About John Stevens
Nearly 50 years practicing, studying, and WRITING ABOUT leadership and teamwork.
During my 45-year career, I’ve focused on building teams to bring competent people together to address a common objective. For several years I was a coach myself, helping mostly small business owners improve the efficiency of their operations. I worked with them to clearly communicate their mission to their employees and clients. Then we encouraged the employees to think about how their work relates to the company’s mission.
I was Chief Pilot for Wiggins Airways (a small-aircraft “feeder” support contractor for major air freight companies) for 2-1/2 years. As I began this assignment, I was faced with a low-morale group of 55 pilots with a dismal performance record.
How was I to build a team from this motley crew? I mulled this over, finally arriving at the realization that, individually, most of these pilots were very capable (I’d flown with most of them as Check Airman).
What was the common factor that caused their dejected attitude and poor performance? It seemed it had to be something in their work environment. The pilots flew from many different bases to many different destinations, so they didn’t interact a lot. It seemed the common factor had to be related to management.
(I’d worked under that same management as line pilot and Assistant Chief Pilot for several years. So I knew something of what they faced even if, as Assistant Chief Pilot, I’d probably had a little better communication with management than many of them).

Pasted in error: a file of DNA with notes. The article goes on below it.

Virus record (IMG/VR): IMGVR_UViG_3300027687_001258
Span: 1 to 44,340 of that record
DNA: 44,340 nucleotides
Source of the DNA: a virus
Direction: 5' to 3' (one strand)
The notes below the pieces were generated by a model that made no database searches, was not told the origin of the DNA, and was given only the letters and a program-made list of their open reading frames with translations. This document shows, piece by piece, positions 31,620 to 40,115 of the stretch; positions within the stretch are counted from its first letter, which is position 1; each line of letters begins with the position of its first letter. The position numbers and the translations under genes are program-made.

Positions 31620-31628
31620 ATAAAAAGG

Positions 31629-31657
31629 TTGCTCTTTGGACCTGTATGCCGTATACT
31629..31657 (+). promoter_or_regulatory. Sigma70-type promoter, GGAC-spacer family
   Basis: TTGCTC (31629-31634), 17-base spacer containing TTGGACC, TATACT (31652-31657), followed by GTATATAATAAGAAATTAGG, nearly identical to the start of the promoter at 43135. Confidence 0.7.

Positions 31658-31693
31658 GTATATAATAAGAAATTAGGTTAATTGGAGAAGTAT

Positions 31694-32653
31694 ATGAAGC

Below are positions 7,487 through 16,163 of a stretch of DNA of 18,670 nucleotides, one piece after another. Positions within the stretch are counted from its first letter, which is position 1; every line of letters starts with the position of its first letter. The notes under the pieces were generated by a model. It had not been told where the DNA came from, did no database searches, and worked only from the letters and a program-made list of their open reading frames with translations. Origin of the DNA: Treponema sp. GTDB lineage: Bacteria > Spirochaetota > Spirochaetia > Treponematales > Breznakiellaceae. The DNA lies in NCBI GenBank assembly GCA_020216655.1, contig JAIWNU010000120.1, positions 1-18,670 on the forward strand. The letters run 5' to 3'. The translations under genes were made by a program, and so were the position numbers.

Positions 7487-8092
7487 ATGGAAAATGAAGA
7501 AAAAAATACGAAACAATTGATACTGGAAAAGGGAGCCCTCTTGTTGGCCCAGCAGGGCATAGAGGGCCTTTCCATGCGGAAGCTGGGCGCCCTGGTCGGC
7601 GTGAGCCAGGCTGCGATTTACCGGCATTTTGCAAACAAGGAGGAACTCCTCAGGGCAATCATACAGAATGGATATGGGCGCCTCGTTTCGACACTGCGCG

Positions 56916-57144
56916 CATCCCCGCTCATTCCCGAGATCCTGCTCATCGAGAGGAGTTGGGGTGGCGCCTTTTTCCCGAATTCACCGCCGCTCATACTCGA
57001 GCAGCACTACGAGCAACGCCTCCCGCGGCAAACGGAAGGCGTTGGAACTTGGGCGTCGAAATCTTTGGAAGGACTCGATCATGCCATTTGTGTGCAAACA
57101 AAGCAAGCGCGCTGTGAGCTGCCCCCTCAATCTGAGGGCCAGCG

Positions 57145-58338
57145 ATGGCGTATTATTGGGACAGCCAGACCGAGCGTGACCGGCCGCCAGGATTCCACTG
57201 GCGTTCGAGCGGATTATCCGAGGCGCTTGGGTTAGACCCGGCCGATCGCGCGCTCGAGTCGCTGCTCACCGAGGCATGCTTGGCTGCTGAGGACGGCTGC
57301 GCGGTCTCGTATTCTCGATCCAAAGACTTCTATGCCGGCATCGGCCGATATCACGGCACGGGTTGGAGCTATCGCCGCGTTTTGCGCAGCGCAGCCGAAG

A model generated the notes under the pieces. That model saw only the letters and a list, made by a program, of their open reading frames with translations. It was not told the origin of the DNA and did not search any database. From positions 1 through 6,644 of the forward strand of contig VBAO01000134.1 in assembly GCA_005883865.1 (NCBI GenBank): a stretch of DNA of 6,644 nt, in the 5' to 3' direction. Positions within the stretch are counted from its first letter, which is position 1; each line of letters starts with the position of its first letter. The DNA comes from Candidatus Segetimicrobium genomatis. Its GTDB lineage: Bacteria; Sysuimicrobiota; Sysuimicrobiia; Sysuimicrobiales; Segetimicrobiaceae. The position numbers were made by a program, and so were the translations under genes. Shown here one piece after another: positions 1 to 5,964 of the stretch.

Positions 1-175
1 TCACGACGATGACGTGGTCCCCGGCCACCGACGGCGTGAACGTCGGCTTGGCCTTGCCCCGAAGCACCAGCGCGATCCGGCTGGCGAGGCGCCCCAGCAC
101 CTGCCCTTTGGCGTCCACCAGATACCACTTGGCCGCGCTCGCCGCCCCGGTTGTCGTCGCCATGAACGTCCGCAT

So now I’m management. What must I do differently to effect a change in the pilots’ attitudes and performance? I decided communication was likely the answer, since I’d noted in other situations that communication is key to teamwork.
Well, it worked! I made a point of answering calls and emails promptly. I’d find reasons to send a complimentary message to somebody every day or two. Individually and in small groups, I talked with them about thinking of the successful completion of each mission, instead of “trying not to make mistakes”. Over time the pilots began to see that, through me, they had a voice. They mattered – something they hadn’t felt before.
Gradually they became a top-performing enthusiastic team. A union movement disappeared as a result of the morale improvement. The on-time performance and safety record of the pilot team improved greatly as communication and teamwork reigned.
In 1990, I served as V. P., Technical Services at VICO Indonesia, a major independent gas and oil exploration and production company in East Kalimantan, Indonesia. We assembled multi-disciplinary teams to design the exploitation of the company’s gas fields. This enhanced the communication among these disciplines and resulted in improved efficiency in developing these complex fields.
Later, as Operations Manager, I worked to coordinate the efforts fo the Drilling, Production, Pipeline, and Engineering Departments in the front-line operation of these same fields. These departments included over 600 employees and hundreds of contract personnel.
It was a challenging assignment, to say the least. The experience is perhaps best related in a side story to this phase of my career.